Phishing Sites Use Trick Letters in Domain Names to Steal XRP

Spread the love

Experts from Xrplorer say that a fake XRP giveaway scam emerged in January 2020 and remains alive.

Cryptocurrencies forensics experts from Xrplorer warned on June 15 of an elaborate phishing scam where hackers try to steal the secret keys of XRP users, under the false premise that Ripple is giving away tokens.

According to the report, the scam campaign, whose origin dates back to approximately January 17, 2020, began sending memo messages with minimal XRP amounts that said:

“Starting February 1, 2020, Ripple is releasing 3 Billion XRP to incentivize network users. Get 25% more XRP added to your account balance in just minutes.”

The scammers linked to a website inside the memo impersonating the Ripple’s Insight blog, with the message of the alleged “grand giveaway” promoted by the company.

Usage of “homoglyph” domains

The scam’s primary feature is the fact that the fake Ripple websites appear legitimate, not only because of the exact replicas of the templates used to build the site but also because of the scammers also use “homoglyph” domains.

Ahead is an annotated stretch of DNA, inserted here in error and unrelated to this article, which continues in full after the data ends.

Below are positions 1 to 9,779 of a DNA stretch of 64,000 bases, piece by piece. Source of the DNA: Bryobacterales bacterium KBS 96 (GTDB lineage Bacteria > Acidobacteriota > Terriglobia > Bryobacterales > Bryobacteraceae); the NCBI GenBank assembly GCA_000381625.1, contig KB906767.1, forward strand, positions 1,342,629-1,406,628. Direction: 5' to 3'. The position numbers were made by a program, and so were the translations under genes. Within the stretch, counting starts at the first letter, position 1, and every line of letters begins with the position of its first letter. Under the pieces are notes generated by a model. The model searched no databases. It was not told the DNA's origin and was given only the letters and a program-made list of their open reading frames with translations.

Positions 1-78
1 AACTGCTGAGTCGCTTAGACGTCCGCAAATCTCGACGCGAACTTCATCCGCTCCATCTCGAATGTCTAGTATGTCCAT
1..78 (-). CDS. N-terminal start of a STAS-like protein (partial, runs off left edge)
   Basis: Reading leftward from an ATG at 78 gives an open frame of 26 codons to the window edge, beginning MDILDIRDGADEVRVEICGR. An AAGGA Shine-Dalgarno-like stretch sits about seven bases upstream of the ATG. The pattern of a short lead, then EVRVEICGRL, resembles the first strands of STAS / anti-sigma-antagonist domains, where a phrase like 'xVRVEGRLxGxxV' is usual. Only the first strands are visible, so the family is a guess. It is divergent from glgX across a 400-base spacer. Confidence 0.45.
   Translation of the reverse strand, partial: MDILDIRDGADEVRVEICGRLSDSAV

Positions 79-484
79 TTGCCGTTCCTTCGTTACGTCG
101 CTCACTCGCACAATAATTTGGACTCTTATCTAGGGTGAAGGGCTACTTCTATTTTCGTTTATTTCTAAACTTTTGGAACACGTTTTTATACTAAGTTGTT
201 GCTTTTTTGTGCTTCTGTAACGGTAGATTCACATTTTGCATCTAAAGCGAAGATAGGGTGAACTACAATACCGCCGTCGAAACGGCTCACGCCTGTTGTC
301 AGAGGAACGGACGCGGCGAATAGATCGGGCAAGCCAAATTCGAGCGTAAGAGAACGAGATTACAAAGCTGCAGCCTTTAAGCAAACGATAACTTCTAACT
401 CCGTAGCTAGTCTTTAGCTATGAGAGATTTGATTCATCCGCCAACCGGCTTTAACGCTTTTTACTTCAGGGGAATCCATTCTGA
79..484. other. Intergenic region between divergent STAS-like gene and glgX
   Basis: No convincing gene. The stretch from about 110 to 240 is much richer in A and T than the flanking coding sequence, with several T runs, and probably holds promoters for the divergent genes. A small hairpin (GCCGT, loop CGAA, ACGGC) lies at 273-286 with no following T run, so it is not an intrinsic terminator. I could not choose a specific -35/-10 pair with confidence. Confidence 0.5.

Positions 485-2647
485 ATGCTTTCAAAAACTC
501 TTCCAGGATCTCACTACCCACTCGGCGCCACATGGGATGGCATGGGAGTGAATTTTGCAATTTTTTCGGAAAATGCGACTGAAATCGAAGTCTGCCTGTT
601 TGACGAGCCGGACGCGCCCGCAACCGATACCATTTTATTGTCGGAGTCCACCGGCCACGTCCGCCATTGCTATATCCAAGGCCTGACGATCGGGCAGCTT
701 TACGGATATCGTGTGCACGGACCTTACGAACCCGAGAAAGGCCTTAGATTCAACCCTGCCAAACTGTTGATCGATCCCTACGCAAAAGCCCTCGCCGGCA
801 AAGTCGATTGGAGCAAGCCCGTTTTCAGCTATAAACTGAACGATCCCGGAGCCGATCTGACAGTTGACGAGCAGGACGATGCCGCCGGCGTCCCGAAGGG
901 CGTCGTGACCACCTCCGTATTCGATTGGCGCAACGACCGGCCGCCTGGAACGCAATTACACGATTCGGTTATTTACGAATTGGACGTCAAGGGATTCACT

A homoglyph is a character that can be substituted for another, making it more difficult to spot quickly. That’s why instead of the original domain “ripple.com,” the scammers acquired the domain “rípple.com” and use it on fake sites to appear legitimate at a glance.

According to Xrplorer, a new wave of phishing attacks emerged in May 2020. This time, it was not with payment memos, but spam emails targeting people interested in XRP.

Total amount stolen 

As of press time, the scammers managed to steal over 2,100,000 XRP ($ 399,000) and laundered around 1,980,000 XRP ($ 376,200), mainly through swap services like ChangeNOW and CoinSwitch, according to the report.

Cointelegraph reported on April 29 that YouTube videos of Garlinghouse periodically popped up to promote a fake 50 million XRP airdrop. Ripple considered the platform’s response time in removing such content insufficient and filed a lawsuit against YouTube in April.